France is considering requiring rapid COVID-19 tests from Irish truck drivers operating on a logistics route that has become key since Britain's exit from the European Union, Transport Minister Eamon Ryan said on Sunday.
Large numbers of Irish trucks have begun transporting goods via ferries to France in recent weeks to avoid delays in the more traditional route to continental Europe via Britain, which withdrew from EU trading rules on 1 January.
The new measures would be targeted at a more infectious variant of the coronavirus first discovered in England but that has become widespread in Ireland.
PCR COVID-19 Test
Minister Ryan told RTÉ that France was considering demanding a PCR COVID-19 test, which can take several days, from most Irish travellers. Ireland is demanding similar tests from all arriving passengers.
France is also considering demanding a much quicker antigen test, which can give results in minutes, from Irish truck drivers.
"If the French government comes back with that requirement, we would have to manage that and make sure we can do it in a way that doesn't disrupt supply chains," Ryan told RTÉ radio. "That would be demanding but I am confident we will be able to do it."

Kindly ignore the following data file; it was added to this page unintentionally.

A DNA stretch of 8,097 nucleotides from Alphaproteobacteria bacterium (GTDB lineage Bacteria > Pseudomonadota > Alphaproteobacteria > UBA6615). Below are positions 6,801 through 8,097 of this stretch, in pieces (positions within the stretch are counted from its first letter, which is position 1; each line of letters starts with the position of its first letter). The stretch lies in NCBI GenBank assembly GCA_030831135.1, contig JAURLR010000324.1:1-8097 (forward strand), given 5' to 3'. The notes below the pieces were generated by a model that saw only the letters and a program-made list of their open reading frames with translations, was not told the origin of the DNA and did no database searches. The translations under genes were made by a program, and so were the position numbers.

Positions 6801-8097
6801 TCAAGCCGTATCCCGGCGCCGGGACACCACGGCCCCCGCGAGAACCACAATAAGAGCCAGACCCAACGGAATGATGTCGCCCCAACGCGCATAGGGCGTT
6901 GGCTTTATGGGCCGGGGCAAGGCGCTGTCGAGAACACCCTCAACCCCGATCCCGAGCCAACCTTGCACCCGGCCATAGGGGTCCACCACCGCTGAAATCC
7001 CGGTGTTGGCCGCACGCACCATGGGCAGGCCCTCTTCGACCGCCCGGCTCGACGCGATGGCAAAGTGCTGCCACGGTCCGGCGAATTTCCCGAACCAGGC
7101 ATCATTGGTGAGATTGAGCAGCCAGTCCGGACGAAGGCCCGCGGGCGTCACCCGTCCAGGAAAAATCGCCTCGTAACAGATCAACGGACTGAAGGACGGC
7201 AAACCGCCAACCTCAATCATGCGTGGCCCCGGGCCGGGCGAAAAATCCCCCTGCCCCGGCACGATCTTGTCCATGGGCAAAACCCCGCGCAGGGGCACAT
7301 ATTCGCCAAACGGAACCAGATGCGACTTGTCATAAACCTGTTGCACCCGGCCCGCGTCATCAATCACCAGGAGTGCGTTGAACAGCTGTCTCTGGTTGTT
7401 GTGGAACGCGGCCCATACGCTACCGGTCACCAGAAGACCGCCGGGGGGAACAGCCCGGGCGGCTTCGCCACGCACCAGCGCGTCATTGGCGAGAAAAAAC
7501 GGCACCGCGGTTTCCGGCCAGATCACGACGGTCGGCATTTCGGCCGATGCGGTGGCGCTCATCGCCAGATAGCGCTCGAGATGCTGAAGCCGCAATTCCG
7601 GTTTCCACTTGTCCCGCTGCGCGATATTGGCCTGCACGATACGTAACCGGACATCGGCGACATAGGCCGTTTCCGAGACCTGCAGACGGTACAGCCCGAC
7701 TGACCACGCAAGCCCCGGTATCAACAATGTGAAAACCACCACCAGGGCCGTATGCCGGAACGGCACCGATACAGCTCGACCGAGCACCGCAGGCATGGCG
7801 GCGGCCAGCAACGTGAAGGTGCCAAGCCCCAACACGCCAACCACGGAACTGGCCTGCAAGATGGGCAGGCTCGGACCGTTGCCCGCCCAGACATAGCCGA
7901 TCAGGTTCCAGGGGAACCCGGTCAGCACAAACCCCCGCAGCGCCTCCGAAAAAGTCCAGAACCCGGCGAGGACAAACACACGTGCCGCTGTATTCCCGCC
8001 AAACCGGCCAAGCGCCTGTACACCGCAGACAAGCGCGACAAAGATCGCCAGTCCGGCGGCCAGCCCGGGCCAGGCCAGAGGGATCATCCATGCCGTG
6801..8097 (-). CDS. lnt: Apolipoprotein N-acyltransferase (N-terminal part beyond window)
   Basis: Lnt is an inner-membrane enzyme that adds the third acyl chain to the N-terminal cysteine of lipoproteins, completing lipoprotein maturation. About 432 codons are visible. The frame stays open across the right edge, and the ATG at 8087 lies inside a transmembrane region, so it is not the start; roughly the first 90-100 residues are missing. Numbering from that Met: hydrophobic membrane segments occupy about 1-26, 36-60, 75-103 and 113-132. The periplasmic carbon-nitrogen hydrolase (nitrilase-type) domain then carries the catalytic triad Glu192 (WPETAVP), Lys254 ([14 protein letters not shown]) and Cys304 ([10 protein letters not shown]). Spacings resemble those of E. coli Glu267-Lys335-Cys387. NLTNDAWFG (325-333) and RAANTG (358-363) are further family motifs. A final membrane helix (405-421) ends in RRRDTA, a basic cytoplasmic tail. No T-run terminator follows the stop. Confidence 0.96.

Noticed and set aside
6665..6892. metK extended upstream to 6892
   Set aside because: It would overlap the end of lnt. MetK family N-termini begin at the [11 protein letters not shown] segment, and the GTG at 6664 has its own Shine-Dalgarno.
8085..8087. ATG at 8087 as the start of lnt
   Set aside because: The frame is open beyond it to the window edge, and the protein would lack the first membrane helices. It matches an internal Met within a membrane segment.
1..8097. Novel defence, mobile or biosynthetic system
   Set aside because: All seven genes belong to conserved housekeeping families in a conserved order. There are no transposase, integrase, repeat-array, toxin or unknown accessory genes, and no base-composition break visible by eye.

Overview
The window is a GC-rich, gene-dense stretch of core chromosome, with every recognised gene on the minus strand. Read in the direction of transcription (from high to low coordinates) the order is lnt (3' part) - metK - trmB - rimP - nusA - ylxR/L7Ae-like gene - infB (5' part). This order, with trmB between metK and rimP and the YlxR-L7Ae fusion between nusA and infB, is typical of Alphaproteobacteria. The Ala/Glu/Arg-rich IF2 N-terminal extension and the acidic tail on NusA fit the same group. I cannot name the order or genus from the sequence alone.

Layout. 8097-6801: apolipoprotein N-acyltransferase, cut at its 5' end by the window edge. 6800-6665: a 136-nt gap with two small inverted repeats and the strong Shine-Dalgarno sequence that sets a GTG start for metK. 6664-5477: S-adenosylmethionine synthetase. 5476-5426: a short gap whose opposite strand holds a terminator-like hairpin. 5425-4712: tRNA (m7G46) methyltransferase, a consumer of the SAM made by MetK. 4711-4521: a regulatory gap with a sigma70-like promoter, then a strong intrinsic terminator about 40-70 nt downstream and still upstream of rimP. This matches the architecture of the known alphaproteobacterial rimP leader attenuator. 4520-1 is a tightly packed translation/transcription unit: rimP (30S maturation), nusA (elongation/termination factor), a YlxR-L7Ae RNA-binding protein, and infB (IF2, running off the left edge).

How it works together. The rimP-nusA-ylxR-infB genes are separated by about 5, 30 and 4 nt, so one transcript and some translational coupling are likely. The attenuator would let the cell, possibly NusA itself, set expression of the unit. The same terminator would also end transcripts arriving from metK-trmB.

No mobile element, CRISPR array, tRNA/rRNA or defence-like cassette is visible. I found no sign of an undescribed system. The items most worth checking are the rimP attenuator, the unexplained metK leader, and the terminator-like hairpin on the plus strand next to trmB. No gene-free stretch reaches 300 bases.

A demand from France for COVID-19 tests from British drivers caused significant delays and trade disruption in December.
France on Friday announced that people travelling from non-EU countries to France would be required to present a negative PCR COVID-19 test, but that an antigen test would be sufficient from British truck drivers.
Ireland is a member of the European Union, but not of the Schengen free travel area.
France's European Affairs minister Clement Beaune said on Sunday that Paris would be holding consultations this week to "strengthen control measures within the European area."
But he warned it may be difficult to accept rapid antigen tests from Irish drivers.
"Between France and Ireland, PCR tests work because we have the same ones; antigenic tests do not work because Ireland does not yet recognise them," he said.